FT 31st May 2013 read more »
French plans to build a nuclear-waste repository were set back when two public meetings were postponed by local opposition. A debate scheduled for tomorrow in Saint Didier, northeastern France, and another in the nearby town of Joinville on June 6 have been pushed back, organizers said in a statement yesterday. The new dates are yet to be determined. France is looking to store radioactive waste from Electricite de France SA’s 58 reactors, as well as from Areva SA (AREVA) and atomic-research organization CEA, at a site near Bure, which straddles the Meuse and Haute-Marne regions. The plans have already faced opposition as protests last week forced the cancellation of the first in a series of public consultations.
Business Week 29th May 2013 read more »
The evacuation of tens of thousands of people helped prevent rising cancer rates and other health problems after Japan’s Fukushima nuclear disaster, the world’s worst in 25 years, U.N. scientists said on Friday.Radiation exposure following the reactor meltdowns more than two years ago did not cause any immediate health effects, the United Nations Scientific Committee on the Effects of Atomic Radiation (UNSCEAR) said after its annual meeting. Actions to protect inhabitants in the area, including evacuation and sheltering, significantly reduced the exposure to radioactive substances, the scientific body said after the session to prepare a report for the U.N. General Assembly.”These measures reduced the potential exposure by up to a factor of 10,” said senior UNSCEAR member Wolfgang Weiss.”If that had not been the case, we might have seen the cancer rates rising and other health problems emerging over the next several decades,” he said in a statement. Weiss, who chairs work on UNSCEAR’s Fukushima report, told reporters that dose levels were “so low that we don’t expect to see any increase in cancer in the future in the population”. UNSCEAR’s findings appeared to differ somewhat from a World Health Organisation (WHO) report published in February which said people in the area worst affected have a slightly higher risk of developing certain cancers.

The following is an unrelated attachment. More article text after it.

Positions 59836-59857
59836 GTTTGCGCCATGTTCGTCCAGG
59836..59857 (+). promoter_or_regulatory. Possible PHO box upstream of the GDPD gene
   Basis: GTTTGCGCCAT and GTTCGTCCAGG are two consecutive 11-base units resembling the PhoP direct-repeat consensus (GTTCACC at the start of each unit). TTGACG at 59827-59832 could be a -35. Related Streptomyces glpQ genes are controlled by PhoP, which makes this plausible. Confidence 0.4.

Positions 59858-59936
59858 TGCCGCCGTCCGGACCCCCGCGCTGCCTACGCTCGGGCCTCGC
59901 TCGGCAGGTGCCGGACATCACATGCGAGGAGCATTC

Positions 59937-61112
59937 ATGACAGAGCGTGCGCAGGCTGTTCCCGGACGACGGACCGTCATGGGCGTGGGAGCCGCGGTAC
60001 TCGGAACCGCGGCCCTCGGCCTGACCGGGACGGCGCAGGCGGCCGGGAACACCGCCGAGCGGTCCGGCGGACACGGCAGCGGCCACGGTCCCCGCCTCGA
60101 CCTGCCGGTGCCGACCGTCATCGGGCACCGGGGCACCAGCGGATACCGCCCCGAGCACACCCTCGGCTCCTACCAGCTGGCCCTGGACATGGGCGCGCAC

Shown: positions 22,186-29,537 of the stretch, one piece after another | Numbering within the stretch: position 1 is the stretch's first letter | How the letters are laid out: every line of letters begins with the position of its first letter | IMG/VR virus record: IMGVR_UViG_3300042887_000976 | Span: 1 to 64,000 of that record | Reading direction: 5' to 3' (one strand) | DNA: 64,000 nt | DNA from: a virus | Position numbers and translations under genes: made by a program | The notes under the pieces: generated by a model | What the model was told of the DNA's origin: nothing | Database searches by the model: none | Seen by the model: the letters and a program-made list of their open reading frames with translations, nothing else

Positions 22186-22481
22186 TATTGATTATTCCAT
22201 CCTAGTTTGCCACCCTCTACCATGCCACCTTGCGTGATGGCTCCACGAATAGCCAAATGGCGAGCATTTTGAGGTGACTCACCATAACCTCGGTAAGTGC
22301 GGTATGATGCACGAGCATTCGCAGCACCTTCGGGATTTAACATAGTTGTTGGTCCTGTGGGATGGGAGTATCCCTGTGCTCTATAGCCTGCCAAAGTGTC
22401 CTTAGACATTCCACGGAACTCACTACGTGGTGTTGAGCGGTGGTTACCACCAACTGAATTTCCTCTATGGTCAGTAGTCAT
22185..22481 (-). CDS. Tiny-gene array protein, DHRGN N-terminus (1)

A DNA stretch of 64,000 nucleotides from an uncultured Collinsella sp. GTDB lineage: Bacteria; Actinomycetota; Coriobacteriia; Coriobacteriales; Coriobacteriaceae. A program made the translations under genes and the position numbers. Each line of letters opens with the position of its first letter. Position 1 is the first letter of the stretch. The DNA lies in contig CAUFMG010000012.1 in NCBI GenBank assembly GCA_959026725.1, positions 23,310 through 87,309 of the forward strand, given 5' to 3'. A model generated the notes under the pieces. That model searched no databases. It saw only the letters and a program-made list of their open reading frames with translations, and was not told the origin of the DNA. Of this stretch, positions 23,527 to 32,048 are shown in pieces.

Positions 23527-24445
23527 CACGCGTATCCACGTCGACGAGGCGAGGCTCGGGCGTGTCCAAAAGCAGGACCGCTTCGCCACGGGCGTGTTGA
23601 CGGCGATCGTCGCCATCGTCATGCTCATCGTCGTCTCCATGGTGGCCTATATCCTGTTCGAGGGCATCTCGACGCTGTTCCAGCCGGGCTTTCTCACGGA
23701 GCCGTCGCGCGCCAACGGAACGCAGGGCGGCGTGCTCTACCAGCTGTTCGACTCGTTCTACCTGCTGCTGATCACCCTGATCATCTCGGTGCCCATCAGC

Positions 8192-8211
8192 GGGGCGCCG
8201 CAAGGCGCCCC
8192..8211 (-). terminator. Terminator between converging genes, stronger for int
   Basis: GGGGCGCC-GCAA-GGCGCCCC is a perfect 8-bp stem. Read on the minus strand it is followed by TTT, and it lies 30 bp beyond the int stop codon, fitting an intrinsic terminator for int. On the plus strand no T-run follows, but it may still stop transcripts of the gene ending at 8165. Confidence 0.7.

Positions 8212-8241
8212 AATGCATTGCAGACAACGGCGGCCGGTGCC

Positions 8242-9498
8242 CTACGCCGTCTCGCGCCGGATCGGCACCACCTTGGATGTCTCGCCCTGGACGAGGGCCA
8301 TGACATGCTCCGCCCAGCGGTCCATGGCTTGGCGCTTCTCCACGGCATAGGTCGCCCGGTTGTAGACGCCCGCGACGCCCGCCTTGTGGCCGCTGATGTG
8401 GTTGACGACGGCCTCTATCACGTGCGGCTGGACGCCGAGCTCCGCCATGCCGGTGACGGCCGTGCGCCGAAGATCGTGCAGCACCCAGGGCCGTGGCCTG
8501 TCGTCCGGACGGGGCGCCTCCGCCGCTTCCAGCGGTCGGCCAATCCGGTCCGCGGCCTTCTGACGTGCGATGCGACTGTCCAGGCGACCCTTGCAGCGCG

Reuters 31st May 2013 read more »
Independent 31st May 2013 read more »
Dozens of crabs, three small sharks and scores of fish thump on the slippery deck of the fishing boat True Prosperity as captain Shohei Yaoita lands his latest haul, another catch headed not for the dinner table but for radioactive testing.Japan’s government banned commercial fishing in this area, some 200 km (125 miles) northeast of Tokyo, after a devastating 2011 tsunami and the reactor meltdowns and explosions that followed at the nearby Fukushima Dai-ichi nuclear plant.The plant’s operator, Tokyo Electric Power Co, or Tepco, has battled since then to keep radioactive water used to cool the crippled reactor from leaking into the ground and the sea.